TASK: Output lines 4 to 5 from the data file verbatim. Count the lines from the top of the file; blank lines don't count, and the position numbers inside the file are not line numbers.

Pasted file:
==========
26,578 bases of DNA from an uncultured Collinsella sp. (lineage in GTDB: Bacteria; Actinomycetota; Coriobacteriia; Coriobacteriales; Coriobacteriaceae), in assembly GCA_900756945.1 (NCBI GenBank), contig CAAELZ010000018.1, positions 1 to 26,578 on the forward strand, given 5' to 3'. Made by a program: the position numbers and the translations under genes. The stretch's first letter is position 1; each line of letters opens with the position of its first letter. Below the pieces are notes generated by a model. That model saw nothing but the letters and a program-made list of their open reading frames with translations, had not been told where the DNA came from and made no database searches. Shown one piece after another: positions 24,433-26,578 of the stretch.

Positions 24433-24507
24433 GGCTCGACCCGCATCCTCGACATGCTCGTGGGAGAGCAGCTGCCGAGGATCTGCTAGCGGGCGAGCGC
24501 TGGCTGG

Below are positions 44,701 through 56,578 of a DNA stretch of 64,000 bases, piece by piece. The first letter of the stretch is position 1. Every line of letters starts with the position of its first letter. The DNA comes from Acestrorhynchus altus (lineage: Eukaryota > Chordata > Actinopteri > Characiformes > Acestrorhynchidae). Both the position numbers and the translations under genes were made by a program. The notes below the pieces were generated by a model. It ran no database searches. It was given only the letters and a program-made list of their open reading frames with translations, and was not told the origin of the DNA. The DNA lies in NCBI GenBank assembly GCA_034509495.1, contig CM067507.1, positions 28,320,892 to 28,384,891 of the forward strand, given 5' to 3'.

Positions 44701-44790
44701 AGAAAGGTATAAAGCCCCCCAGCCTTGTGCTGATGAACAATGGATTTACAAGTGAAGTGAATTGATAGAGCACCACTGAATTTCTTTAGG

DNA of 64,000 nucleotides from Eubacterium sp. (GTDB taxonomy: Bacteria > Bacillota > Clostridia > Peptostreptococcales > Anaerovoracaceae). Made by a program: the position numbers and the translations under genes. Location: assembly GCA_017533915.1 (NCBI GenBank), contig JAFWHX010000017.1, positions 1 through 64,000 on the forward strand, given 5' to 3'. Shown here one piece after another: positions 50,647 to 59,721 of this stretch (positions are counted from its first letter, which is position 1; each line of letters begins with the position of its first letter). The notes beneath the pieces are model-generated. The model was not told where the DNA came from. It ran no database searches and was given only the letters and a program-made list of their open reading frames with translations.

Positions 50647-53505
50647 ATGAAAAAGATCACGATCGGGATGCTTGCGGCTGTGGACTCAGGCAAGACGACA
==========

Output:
24501 TGGCTGG

Below are positions 44,701 through 56,578 of a DNA stretch of 64,000 bases, piece by piece. The first letter of the stretch is position 1. Every line of letters starts with the position of its first letter. The DNA comes from Acestrorhynchus altus (lineage: Eukaryota > Chordata > Actinopteri > Characiformes > Acestrorhynchidae). Both the position numbers and the translations under genes were made by a program. The notes below the pieces were generated by a model. It ran no database searches. It was given only the letters and a program-made list of their open reading frames with translations, and was not told the origin of the DNA. The DNA lies in NCBI GenBank assembly GCA_034509495.1, contig CM067507.1, positions 28,320,892 to 28,384,891 of the forward strand, given 5' to 3'.